kitchen table math, the sequel: boys need phonics

Tuesday, March 30, 2010

boys need phonics

There has also been concern about the growing gender divide in achievement, starting in primary schools.

Under the synthetic phonics system, children are taught the sounds that make up words rather than guess at entire words from pictures and story context.

Rhona Johnston, a professor of psychology at Hull University, and Dr Joyce Watson of St Andrews University, studied the results from 300 children originally given training using synthetic phonics when they were five.

The progress of the group at primary schools in Clackmannanshire was compared with 237 children using the more usual analytic phonics approach.

Boys taught using synthetic phonics were able to read words significantly better than girls at the age of seven, with all pupils ahead of the standard for their age.

Boys were 20 months ahead while girls were 14 months more advanced than expected.

At the end of the study, boys' reading comprehension was as good as that of the girls, but their word reading and spelling was better.

[snip]

"Teachers told us they had fewer disciplinary problems and less trouble in the playground because boys were succeeding and had higher self esteem."

Professor Johnston's work has been influential in persuading the Government to re-write its national literacy hour - returning to a system that dates back to Victorian times.

Synthetic phonics fell out of favour in the 1960s and 1970s in favour of progressive 'child-centred' learning that was championed for decades by educationalists in the Labour movement.

Boys do better than girls when taught under traditional reading methods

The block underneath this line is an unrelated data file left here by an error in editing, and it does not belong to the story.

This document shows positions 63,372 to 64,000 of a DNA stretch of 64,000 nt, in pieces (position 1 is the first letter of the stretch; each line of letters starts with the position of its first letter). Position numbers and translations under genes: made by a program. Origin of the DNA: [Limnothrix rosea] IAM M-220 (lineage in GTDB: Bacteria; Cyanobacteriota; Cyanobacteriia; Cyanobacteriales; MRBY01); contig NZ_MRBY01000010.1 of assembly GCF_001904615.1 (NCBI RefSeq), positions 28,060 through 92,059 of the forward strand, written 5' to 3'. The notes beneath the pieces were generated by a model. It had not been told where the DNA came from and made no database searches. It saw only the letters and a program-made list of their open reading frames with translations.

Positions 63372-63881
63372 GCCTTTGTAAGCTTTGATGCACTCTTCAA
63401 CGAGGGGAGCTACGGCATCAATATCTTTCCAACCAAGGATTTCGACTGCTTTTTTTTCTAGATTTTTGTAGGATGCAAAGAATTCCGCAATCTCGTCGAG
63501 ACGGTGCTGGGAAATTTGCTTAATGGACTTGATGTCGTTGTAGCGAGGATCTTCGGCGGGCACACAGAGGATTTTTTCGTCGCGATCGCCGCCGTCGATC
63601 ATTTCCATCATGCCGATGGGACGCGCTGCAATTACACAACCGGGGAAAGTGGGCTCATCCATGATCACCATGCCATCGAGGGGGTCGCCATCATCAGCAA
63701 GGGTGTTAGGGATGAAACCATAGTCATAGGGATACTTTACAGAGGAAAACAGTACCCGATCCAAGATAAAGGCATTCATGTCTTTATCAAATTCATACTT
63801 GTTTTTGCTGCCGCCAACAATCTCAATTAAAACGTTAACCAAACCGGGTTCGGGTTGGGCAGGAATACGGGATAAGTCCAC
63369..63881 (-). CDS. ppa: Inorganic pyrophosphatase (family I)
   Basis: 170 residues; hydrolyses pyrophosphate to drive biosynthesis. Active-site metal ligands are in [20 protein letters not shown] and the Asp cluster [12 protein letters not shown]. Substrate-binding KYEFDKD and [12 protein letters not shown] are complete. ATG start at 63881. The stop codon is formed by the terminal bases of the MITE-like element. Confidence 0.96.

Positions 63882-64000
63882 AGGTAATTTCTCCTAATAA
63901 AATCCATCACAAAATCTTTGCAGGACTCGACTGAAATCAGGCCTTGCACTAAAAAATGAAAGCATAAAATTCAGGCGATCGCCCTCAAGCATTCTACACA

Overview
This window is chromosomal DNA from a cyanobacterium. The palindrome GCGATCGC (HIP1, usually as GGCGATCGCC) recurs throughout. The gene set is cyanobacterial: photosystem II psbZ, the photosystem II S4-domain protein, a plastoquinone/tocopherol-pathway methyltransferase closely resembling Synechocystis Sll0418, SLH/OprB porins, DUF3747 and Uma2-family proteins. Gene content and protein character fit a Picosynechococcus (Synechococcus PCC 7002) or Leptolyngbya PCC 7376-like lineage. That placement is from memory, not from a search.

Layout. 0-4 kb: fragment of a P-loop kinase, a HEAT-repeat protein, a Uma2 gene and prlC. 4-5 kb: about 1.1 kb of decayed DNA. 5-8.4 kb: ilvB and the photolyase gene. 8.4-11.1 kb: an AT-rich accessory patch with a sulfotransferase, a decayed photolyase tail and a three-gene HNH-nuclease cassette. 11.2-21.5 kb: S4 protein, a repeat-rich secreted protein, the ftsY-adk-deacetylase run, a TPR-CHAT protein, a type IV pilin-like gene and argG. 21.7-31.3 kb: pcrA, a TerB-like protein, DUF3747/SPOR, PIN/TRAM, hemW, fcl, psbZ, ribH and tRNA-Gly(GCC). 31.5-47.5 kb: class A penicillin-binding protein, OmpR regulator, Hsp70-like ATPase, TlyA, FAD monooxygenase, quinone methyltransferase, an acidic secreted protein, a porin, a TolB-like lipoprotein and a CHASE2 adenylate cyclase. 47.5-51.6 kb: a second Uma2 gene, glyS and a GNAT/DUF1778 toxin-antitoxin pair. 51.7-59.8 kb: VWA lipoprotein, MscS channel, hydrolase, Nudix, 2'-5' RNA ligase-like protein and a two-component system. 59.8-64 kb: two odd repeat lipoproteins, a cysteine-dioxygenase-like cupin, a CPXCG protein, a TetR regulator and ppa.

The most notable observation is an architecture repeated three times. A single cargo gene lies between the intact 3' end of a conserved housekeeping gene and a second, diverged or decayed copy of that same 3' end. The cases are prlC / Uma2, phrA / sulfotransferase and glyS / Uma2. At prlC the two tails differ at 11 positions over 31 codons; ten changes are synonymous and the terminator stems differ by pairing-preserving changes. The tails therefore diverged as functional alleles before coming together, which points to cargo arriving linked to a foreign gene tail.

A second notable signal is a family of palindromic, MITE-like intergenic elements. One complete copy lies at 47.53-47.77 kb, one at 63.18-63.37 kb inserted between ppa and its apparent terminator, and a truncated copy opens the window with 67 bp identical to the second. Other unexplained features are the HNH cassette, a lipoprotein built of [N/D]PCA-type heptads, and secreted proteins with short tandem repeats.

London Evening Standard
21.03.07


and see: Bonnie Macmillan explains why boys need synthetic phonics more than girls do.

15 comments:

Crimson Wife said...

Sounds to me like both the boys AND the girls need phonics. Maybe the boys benefit from it more than the girls do, but 14 months more advanced than expected is something I'd want for my daughters!

Tex said...

Thank you for this! I've read about this boys-phonics connection, but I never knew the source.

Tex said...

I don’t know if this has been reported, but it would make sense that all this “context” whole language learning/guessing would also work against many low-income and minority children. But instead of improving the curriculum, educators would rather focus on unproven costly interventions like Head Start.

SteveH said...

Crimson Wife is right.

Let's say that schools use a terrible way to teach reading, but they don't quite understand that. They look at some statistics which indicate that boys are doing noticeably worse than girls. What do you do, use a better method just for the boys?

Throughout the years, I've had this continual feeling that schools are looking for something other than the big pink elephant standing in the middle of the room. It's got to be something to do with the brain, not simple competence or the willingness to ensure that learning gets done.

Our schools forms teams of teachers and parents to study the state test statistics. They might determine that the kids have to work harder on something like "problem solving", even though they don't know how that is defined on the state test. They don't analyze the actual questions on the test. So teachers will spend more time on problem solving or whatever, the numbers might go up a tiny bit, and they are happy.

Amy P said...

"...all this “context” whole language learning/guessing would also work against many low-income and minority children."